President to investigate the situation wlth a
view to remedying any evils found to exlst The
subject was discussed thoroughly by the Cabi?
net. and the President took lt up personally
wlth Secretary Metcalf of the Department of
Commerce and Labor, who has supervisioa of
the Immigration Bureaj.
As a result of the inquiry, orders hava been
issued to the diplomatic and consular represen?
tatlves of the United States ln China by the
President himself that they must look closely
to the perforrnance of thelr duties under the
excluslon law and see that members of the ex?
empt class coming to this country have proper
certlflcates. These certiflcate9 wlll be accepted
at any port of the United States and wlU insure
the bearer against harsh or discourteoua treat?
ment. Such treatment will be the cause of ther
Instant dlsmissal of the offendlng official, -who
ever he mav be.
In addition to the President's orders, Secretary
Metcalf has issued instructions to the lraraigra
tlon offlcers which. it is believed, w~IU remedy
the trouble of which the Chlnese govemmenft
and indlviduals complaln. It is believed that tha
prompt action taken by this government will
avert serious trade dlfficulties between China
and American manufacturers.
THE PRESIDENT'S ORDERS,
The correspondence and orders on tha BubJeeS
were made public to-day by authority of Presl?
dent Roosevelt. The President's orders to tha
diplomatic and consular officers of thla country
ln China were transmltted through tha State
Department, and are as follows:
The Whlte House,
Washlngton, Juna 24, 1905.
To the Acting Secretary ot State:
The State Department wlll immediately issue
a circular to all our diplomatic-and consular rep?
resentatlves in China setting forth the following
facts and statlng that lt ls issued by direct or?
der of the President:
Under the laws of the United States and la
accordance with the spirit of tho treaties negoti
ated between the Unlted States and China, all
Chinese of the cooly or laboring class?that ls,
all Chinese laborers, skllled or unskllled?are
absolutely prohibited from coming: to the Unitetlj
Sta*e.., but the purpose of the government of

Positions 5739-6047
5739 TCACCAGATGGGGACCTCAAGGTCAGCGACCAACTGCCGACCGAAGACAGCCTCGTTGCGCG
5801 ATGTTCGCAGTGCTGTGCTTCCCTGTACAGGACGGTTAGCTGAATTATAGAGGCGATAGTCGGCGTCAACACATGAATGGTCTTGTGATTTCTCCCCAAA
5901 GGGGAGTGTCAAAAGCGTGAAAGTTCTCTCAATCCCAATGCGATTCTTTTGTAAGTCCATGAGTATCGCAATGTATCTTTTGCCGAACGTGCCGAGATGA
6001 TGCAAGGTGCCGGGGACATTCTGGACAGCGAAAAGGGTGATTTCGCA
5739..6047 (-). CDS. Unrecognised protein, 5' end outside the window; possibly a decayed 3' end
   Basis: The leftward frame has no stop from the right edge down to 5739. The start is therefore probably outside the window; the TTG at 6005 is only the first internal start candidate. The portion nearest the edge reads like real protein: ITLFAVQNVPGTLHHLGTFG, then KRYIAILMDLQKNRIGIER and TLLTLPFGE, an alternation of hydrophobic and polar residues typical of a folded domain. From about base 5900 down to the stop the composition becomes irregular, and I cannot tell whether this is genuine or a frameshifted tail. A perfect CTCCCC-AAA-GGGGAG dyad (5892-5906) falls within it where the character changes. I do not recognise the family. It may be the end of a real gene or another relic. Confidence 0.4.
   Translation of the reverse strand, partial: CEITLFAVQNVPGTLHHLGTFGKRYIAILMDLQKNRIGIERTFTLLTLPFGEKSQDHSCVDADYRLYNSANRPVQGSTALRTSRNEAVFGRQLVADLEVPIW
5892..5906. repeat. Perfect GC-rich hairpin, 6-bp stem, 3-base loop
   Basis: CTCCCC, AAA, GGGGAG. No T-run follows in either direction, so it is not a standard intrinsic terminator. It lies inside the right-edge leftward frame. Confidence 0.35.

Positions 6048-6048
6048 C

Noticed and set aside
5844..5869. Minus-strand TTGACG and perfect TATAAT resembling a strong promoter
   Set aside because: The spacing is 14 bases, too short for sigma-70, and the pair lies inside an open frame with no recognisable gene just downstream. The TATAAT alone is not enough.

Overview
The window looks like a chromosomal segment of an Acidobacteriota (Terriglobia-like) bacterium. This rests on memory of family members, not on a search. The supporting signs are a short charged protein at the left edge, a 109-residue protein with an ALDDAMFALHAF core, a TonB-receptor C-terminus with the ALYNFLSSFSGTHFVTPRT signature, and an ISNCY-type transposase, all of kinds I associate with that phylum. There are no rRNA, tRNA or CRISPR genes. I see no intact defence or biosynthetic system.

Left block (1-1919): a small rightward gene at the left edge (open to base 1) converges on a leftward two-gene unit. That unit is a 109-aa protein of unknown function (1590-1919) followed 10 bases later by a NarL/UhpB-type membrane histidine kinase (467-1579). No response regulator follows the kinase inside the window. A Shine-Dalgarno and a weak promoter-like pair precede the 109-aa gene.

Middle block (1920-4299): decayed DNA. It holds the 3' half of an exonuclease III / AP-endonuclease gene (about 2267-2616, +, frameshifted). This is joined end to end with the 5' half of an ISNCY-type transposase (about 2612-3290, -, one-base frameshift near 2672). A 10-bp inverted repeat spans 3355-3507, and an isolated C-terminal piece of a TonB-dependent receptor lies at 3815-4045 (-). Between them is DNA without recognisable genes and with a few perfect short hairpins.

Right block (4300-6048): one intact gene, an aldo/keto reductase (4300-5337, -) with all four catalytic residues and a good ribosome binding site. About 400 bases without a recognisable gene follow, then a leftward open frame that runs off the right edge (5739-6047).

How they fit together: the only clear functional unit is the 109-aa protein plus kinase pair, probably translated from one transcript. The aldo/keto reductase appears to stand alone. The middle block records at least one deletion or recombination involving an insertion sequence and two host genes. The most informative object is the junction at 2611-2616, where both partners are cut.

the Unlted States ls to show tha wideat and
heartlest courte.-- toward all merchants, t<_aoh-,
ers. students and travellers who may come to
the Unlted States, as well as toward all Chlnese
offlcials or representatlves ln any capacity of
the Chinese government. All Indlviduals of
these classes are allowed to come and go of
their own free will and accord, and are zo b~?
given all the rights. privileges, lmmunities ani
exemptions accorded the cltlzens and subjects
of the most favored nation. The President has
issued special Instructions through the Secre-i
tary of Commerce and Labor that, while laborers
must be strlctly excluded, the law must be en?
forced without harshness, and that all unneces
sary inconvenience and annoyance toward those
persons entitled to enter the United States must,
be scrupulously avolded. The offlcials of the^
Immigration Department have been told tbat nos
harshness ln the administratlon of the law wlU
for a moment be tolerated, and that any dis-.
courtesy shown to Chinese persons by any ofS
clal of the government wlll be cause for immedi?
ate dismissal from the service.
The status of thoso Chinese entitled freely*
to enter the Unlted States is primarily deter-.
mined bv the certlflcate provided for undeif
Section ti of the Act of July 5, 1S84. "Undei^
thls law the diplomatic and consular repre?
sentatlves of the Unlted States have by dlrec-<i
tion of the President been instructed befor__
vls6ing any certlflcate strlctly to comply *__M_hj